• DETAILED DESCRIPTION OF THE PREFERRED EMBODIMENTS
  • Referring now to FIG. 1, a computer system [0023] 10 for processing data pertaining to financial assets is shown. As shown in FIG. 1, the system 10 comprises a data processing system 12, user systems 14, bulk data systems 16, and other data interfaces 18. The data processing system 12 further comprises user services logic 22, a transaction exchange processor 24, underwriting logic 26, acquisition logic 28, servicer and investor reporting logic 30, securitization logic 32, common services logic 34, a data storage system 38, and other data interfaces 36. Herein, although the term “logic” is used in connection with some blocks and the term “processor” is used in connection with other blocks, these two terms are used interchangeably. The term “processor” is used in the generic sense and is not meant to imply a separate discrete unit of processing hardware.
  • The data processing system [0024] 12 is configured for processing data pertaining to financial assets, such as loans and securities. In one embodiment, the data processing system 12 is configured to be used by a participant in the secondary mortgage market. Herein, for convenience, the participant is referred to as a “purchaser,” although it should be understood that the purchaser may participate in the secondary market in other, different, or additional ways (e.g., as a loan guarantor, as a loan securitizer, and so on).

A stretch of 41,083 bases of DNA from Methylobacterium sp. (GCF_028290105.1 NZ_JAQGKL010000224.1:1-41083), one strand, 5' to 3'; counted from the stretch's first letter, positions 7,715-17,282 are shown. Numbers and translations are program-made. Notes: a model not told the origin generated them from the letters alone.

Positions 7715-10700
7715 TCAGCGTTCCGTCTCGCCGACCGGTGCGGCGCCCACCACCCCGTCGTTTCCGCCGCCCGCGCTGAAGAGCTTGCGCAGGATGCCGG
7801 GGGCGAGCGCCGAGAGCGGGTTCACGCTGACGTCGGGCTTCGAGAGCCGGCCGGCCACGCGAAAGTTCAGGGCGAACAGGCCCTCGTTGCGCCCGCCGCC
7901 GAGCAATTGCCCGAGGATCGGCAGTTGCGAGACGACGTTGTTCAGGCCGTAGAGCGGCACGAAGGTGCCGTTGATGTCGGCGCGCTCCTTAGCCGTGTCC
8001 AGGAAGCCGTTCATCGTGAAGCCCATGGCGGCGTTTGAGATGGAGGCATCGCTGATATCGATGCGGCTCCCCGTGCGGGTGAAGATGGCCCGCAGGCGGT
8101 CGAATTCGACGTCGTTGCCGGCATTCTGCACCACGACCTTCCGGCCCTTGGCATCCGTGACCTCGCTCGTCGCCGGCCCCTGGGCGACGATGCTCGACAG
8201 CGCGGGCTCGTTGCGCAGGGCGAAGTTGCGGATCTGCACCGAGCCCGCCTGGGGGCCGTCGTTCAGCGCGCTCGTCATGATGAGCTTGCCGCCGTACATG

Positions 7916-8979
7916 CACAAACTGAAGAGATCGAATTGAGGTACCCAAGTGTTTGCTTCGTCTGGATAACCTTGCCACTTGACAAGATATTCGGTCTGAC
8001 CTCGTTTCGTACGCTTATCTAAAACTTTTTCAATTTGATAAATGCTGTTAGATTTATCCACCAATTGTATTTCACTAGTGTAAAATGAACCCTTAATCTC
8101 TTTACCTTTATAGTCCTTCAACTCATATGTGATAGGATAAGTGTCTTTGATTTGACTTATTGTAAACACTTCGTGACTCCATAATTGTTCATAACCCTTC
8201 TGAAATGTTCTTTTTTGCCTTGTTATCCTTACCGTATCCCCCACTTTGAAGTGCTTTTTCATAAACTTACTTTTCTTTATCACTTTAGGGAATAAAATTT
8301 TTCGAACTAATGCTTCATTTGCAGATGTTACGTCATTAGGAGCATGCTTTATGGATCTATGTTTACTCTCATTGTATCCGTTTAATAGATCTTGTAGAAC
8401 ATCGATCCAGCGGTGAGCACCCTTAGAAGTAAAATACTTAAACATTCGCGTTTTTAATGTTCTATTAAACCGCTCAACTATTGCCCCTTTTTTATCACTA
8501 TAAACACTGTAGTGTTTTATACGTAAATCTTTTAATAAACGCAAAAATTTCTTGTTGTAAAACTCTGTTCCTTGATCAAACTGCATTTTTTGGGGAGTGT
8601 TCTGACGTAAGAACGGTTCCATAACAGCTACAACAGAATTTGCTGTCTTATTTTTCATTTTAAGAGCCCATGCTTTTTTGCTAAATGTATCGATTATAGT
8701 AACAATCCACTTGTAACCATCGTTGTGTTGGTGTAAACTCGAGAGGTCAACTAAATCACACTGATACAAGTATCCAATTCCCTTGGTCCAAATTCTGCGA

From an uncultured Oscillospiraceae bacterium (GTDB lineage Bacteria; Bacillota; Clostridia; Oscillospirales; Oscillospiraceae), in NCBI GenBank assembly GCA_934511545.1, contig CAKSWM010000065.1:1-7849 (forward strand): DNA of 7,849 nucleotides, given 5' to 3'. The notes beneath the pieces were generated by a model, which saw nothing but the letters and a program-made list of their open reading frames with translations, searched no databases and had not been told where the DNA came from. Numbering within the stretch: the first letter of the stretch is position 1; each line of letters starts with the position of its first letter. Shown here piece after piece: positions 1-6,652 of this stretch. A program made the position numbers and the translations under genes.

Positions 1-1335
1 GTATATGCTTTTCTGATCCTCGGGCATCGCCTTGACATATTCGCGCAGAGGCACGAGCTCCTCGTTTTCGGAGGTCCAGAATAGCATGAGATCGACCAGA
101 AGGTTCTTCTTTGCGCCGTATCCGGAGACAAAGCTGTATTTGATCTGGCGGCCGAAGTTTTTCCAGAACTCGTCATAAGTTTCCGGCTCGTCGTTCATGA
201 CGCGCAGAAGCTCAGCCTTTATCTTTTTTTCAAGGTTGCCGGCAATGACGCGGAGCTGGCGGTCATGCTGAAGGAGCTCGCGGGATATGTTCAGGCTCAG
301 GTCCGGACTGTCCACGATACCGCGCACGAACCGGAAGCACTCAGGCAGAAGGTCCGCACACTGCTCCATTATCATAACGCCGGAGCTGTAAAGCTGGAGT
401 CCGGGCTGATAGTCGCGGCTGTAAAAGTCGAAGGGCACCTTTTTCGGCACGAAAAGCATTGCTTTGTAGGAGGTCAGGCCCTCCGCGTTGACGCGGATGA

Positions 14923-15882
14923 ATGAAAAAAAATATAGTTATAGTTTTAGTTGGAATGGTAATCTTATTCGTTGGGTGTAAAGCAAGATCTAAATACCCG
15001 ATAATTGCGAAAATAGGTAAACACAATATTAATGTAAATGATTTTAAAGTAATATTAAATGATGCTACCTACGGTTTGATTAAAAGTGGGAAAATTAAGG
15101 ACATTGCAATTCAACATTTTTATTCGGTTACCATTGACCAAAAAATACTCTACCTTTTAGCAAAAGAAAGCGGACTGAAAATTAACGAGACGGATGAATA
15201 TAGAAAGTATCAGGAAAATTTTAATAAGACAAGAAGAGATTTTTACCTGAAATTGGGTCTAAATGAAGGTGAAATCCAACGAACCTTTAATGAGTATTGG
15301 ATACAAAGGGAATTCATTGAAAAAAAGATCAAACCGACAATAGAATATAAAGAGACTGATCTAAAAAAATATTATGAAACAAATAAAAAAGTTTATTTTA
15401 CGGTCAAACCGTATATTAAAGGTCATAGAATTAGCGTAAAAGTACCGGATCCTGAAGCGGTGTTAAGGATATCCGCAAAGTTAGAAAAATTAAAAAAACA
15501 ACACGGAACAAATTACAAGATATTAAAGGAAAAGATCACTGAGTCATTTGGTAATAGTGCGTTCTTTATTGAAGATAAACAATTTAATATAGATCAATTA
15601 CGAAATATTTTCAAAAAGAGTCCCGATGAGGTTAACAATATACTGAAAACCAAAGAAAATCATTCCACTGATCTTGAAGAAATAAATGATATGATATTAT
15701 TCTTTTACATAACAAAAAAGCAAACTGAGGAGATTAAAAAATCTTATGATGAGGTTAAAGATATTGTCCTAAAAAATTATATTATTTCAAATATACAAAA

• The data processing system [0025] 12 is preferably usable to support various types of transactions which may be executed by such a purchaser in connection with one or more loans. For example, the purchaser may purchase loans from lenders or other loan originators as part of a cash execution. The purchased loans may, for example, be held as investments in the purchaser's investment portfolio. Alternatively, the purchaser may create mortgage backed securities (MBS) as part of an MBS execution, or create other financial instruments or assets that are collaterallized by cash flows associated with individual loans, including both loans that have been purchased by the purchaser and other loans that have not been purchased by the purchaser. For example, in the case of MBS, the purchaser may acquire a pool of loans, securitize the pool of loans to create MBS that is then sold to investors, and hold the pool of loans in trust for the benefit of the investors. The purchaser may also receive a fee for guaranteeing to holders of MBS or other financial instruments the repayment of the loans by borrowers. The purchaser may also use loans to create other types of financial assets or instruments, for example, by purchasing loans and selling the financial instruments to investors, or by performing such services for other owners of loan assets.